In the wee hours of Friday morning, the US Marshals' Violent Fugitive Task Force was on the move.
Task force members were moving in on some of the city's most dangerous criminals.
Among those being sought was a man wanted for raping an 11-year-old Philadelphia girl.
After spotting the suspect's car, they had a good idea of where they would find him and they moved right in.
Minutes later, 30-year-old Eric Carrasquillo was in custody.
The task force was able to do it, as is often the case, without a shot being fired.
"Although we are bringing force necessary to effect the arrest, we also keep in mind that there are plenty of innocent people around when we're doing this," said Jim Burke, US Marhsals.
The task force is made up of Marshals, Philadelphia police, State police, members of the District Attorney's office and the Board of Probation and Parole.
The team targets the most violent and dangerous fugitives in Philadelphia and the surrounding counties.
"The sharing of experience that allows us to target these guys and quickly and safely remove them from the community," said Burke.
The task force marked their 30th anniversary last month.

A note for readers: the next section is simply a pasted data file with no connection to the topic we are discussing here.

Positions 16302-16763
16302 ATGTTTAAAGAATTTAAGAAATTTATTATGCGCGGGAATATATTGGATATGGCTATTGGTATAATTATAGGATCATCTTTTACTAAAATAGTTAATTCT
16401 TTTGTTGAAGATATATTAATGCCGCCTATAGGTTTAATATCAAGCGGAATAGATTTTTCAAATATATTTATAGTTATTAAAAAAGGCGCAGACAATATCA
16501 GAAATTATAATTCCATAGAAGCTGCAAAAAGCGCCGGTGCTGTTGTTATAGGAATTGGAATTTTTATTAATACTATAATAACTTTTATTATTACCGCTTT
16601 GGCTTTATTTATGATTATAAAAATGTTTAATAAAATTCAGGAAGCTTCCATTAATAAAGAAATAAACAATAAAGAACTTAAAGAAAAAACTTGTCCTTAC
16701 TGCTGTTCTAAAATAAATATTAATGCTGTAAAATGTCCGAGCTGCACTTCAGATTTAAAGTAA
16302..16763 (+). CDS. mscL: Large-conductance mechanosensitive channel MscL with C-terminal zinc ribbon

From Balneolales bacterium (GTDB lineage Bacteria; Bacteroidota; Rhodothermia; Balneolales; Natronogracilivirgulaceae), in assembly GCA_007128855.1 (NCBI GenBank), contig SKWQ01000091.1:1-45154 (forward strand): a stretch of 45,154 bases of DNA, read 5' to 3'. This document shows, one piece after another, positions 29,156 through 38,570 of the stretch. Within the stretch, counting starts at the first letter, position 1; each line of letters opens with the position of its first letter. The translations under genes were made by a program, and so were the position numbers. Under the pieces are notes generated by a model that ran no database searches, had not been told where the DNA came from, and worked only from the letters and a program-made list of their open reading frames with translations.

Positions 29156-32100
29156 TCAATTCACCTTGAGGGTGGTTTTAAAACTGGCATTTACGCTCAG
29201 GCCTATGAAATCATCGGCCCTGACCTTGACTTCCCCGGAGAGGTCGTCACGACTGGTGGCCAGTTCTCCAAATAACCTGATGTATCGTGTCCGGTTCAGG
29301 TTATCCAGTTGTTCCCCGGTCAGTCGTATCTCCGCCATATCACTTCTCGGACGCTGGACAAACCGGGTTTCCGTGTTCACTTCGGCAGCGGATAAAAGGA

In that time, they have captured over 17,000 fugitives.
Among the captured include Rafael Jones for the murder of Officer Moses Walker.
Also, Lamont Lewis who was wanted for the arson fire that killed six people including four children. Lewis later confessed to five other killings.
They also captured Miguel Torres, who they tracked all the way to Italy. He was wanted for the execution style murder of his estranged wife.
It is the oldest task force in the country and has served as a model for similar agencies nationwide.
"They are without question very productive, they go after the worse of the worse in terms of violent offenders and I don't know what we would do without them," said Philadelphia Police Commissioner Charles Ramsey.
Yet, you never really here about them. The 50 members of the task force say they don't seek the limelight.
A lot of these guys aren't in it to share any type of spotlight. It's a feeling of making a difference and being part of something that you can be proud of," said Burke.